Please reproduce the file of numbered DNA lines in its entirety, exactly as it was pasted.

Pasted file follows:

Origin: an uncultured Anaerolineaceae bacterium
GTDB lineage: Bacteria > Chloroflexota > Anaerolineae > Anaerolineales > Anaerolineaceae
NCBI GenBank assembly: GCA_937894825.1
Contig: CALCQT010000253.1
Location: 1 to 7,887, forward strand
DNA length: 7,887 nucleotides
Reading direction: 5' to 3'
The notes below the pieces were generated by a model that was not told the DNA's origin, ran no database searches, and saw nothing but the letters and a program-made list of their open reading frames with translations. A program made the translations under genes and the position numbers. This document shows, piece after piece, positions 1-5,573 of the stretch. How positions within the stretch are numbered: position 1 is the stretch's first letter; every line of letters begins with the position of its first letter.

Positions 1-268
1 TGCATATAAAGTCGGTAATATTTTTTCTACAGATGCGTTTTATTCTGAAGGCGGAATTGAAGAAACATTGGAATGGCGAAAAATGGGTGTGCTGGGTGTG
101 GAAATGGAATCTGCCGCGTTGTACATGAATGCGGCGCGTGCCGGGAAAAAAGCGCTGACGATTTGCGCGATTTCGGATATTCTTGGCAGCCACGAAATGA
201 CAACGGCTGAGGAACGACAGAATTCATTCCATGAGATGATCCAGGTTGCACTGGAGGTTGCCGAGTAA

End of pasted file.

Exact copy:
Origin: an uncultured Anaerolineaceae bacterium
GTDB lineage: Bacteria > Chloroflexota > Anaerolineae > Anaerolineales > Anaerolineaceae
NCBI GenBank assembly: GCA_937894825.1
Contig: CALCQT010000253.1
Location: 1 to 7,887, forward strand
DNA length: 7,887 nucleotides
Reading direction: 5' to 3'
The notes below the pieces were generated by a model that was not told the DNA's origin, ran no database searches, and saw nothing but the letters and a program-made list of their open reading frames with translations. A program made the translations under genes and the position numbers. This document shows, piece after piece, positions 1-5,573 of the stretch. How positions within the stretch are numbered: position 1 is the stretch's first letter; every line of letters begins with the position of its first letter.

Positions 1-268
1 TGCATATAAAGTCGGTAATATTTTTTCTACAGATGCGTTTTATTCTGAAGGCGGAATTGAAGAAACATTGGAATGGCGAAAAATGGGTGTGCTGGGTGTG
101 GAAATGGAATCTGCCGCGTTGTACATGAATGCGGCGCGTGCCGGGAAAAAAGCGCTGACGATTTGCGCGATTTCGGATATTCTTGGCAGCCACGAAATGA
201 CAACGGCTGAGGAACGACAGAATTCATTCCATGAGATGATCCAGGTTGCACTGGAGGTTGCCGAGTAA